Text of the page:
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Old 11-18-2019, 07:07 PM
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Crist Clapper Crist Clapper is offline
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Join Date: Apr 28, 2008
Location: Blair County, PA 16662
Posts: 1,482
Door-lock Actuators >> Needs Oomph!

Anyone remember reading or remember, or know-how... To give the door-lock actuators some extra current?
1990 Grand Wagoneer:
Delilah - def: "White Lady (cocktail) with the additional ingredients of egg-whites, sugar, and cream"

1987 XJ Wagoneer Limited:
Desiree - def: “Much Desired” [orig: French] Desirable Charcoal Gray façade, Wood-grain vêneers,and Tan Leather éssentials"

Member, FSJ Prissy Restoration Association (FJS-PRIS)
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Old 11-18-2019, 09:53 PM
joe joe is offline
Join Date: Apr 28, 2000
Location: PNWet, USA
Posts: 22,374
Nope but highly suspect similar to slow PW problems. Motors are likely fine just the switches need a good cleaning.
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Old 11-19-2019, 02:25 AM
Dave Jeeper Dave Jeeper is offline
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Join Date: Sep 08, 2019
Location: Denver, CO
Posts: 43
Grand Wagoneer Door Locks

I have an 89 Grand Wagoneer with 96k miles that sat for 15 years. I worked on my door locks and they are working nicely now. There are 2 areas to work on: 1) the electrical circuits and 2) the mechanical parts.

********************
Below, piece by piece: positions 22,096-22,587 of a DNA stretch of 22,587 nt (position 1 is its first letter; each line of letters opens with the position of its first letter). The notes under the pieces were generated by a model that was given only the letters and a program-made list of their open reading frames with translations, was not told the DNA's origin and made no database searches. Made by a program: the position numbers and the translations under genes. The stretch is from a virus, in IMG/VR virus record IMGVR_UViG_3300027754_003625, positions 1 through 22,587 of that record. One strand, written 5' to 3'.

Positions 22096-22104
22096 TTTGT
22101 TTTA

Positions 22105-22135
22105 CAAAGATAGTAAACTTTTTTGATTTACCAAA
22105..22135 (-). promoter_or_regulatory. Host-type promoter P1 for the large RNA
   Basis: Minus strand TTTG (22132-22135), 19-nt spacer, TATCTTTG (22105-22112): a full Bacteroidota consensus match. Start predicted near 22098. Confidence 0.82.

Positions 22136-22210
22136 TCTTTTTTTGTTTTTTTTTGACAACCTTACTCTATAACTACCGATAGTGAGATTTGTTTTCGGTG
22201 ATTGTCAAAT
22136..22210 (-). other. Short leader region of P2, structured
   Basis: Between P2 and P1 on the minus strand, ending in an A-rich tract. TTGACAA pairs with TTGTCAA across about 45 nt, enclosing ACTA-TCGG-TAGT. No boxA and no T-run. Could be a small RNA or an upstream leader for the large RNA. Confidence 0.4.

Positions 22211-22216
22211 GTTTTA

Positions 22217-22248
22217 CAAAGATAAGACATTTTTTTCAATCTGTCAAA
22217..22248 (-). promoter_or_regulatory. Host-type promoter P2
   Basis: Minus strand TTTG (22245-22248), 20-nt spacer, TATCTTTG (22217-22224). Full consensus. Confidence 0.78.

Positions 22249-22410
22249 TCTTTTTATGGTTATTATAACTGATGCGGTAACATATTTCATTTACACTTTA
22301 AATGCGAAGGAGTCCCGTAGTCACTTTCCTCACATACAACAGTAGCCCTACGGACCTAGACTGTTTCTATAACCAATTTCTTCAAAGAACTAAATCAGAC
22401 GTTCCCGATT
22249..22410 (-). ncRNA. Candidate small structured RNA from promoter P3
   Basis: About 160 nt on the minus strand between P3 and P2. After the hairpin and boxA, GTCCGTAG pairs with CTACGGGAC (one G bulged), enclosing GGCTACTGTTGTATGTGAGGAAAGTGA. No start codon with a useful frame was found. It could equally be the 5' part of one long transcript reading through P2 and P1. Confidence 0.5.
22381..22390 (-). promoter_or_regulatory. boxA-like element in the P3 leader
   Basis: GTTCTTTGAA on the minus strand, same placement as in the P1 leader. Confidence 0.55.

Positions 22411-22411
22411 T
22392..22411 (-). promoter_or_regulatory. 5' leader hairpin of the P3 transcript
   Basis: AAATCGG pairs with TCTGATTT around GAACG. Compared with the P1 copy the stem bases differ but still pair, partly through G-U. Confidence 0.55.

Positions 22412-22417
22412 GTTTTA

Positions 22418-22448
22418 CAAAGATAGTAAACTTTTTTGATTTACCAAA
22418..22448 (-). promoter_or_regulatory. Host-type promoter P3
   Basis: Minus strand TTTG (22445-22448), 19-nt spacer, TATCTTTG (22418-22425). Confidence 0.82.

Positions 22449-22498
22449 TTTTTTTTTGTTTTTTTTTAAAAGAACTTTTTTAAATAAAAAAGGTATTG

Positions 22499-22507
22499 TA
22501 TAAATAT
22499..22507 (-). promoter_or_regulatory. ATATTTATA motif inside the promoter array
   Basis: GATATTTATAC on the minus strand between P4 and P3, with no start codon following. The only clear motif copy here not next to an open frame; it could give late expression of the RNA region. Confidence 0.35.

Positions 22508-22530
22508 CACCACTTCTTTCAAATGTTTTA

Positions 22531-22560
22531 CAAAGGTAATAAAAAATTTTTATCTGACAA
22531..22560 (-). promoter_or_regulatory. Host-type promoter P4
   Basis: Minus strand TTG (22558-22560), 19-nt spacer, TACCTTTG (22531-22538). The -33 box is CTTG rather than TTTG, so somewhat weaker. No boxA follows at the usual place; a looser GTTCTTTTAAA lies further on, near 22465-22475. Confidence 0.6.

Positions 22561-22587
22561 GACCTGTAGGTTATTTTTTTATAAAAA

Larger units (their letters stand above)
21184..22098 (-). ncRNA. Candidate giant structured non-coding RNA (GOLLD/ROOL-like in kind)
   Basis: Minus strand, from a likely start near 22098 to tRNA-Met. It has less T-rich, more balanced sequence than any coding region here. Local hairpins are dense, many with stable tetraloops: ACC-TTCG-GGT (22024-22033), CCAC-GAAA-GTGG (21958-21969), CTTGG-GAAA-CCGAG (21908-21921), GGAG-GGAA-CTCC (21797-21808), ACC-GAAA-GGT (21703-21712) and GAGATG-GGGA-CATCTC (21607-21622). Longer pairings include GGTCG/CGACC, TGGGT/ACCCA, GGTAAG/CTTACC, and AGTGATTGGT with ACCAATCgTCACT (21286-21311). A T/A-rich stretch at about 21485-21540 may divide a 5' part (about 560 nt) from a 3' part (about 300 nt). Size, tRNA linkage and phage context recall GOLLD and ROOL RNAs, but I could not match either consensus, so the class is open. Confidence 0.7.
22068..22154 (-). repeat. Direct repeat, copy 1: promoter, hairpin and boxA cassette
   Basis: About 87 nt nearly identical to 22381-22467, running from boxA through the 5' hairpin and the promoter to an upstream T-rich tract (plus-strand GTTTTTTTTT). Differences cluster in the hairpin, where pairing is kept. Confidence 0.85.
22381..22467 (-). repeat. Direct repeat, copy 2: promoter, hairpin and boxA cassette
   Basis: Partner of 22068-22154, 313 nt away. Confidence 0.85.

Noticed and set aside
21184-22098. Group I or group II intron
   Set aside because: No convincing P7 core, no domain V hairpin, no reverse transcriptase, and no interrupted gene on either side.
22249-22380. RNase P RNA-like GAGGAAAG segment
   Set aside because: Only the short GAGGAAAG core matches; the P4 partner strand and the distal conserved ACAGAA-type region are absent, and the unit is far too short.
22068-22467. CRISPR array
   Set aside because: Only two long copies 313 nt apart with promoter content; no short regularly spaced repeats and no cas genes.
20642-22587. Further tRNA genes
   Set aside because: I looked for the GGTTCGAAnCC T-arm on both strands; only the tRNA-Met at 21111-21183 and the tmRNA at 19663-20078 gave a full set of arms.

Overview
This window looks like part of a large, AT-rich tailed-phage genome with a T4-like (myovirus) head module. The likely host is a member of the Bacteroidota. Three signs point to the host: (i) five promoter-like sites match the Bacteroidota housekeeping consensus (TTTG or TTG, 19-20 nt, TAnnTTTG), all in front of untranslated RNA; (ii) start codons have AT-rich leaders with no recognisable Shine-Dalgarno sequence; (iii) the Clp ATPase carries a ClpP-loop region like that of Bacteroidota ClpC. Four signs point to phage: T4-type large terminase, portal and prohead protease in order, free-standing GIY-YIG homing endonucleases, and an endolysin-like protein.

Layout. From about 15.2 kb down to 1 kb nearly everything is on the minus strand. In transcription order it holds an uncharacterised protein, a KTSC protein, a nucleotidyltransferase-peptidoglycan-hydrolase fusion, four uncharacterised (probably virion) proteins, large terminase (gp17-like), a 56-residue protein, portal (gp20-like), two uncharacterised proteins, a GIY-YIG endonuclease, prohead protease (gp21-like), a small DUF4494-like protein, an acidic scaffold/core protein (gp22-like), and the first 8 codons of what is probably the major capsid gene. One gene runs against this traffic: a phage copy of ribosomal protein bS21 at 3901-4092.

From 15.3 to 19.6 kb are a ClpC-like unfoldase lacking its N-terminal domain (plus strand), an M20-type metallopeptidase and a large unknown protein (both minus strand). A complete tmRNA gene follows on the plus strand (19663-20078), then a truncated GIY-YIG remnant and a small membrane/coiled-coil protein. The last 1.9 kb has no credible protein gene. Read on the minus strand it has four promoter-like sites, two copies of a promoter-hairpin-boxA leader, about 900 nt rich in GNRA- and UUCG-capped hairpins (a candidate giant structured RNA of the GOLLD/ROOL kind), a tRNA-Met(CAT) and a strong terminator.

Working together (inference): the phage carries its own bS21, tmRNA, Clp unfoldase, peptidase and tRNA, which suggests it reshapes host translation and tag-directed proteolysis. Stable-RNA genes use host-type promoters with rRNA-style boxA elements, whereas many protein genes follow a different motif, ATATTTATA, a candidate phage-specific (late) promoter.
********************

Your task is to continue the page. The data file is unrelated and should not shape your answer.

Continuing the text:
Start with the battery terminals, clean them well. Clean the ground connection to the body, the frame and the engine. The ground is half of the pathway of the electricity. I use high temperature red grease from walmart or dielectric grease on all connections to keep them from corroding. If the body where the ground strap connects is painted, then sand off the paint in that little spot, coat with grease and rebolt the strap. The switches can be cleaned internally, I can't remember if I cleaned mine or not. Check that the electrical connectors on the back of the switches are not corroded and are fully inserted. The 2 relays for the locks are located under the passenger side of the dash. I had to remove my air conditioner vent unit to get to them. I was already doing this to fix my heater core and to clean leaves out of the heat and AC system. My Wag has 96k miles and I put in new relays. The relays did not make a difference in this case, but I have had relays make a difference in other vehicles. Considering how hard it is to get to these relays, I would leave the relays for last and not bother with them if these other tips get things working. If you ever have to drop the AC duct, then replace the relays even if everything works fine. Relays are cheap and will eventually wear out, so replace them if you are in there already. The wires that pass from the door frame to the door were broken on some of my doors. These will affect the windows and the door locks. Make sure that you add some wire to lengthen any broken wires that you are repairing and use finely stranded wire as it is more flexible. Sometimes these wires will have half of the strands broken but the vinyl cover is intact, this can reduce current needed to operate the locks and is difficult to find. It is also a good idea to pull the fuses and the circuit breakers to clean the corrosion off the connections for better current flow and then reinsert them. If you are not sure which are the right ones, then do them all. I always pull all the fuses when I get a new to me used car to check them all, even when there are 50 or 75 of them.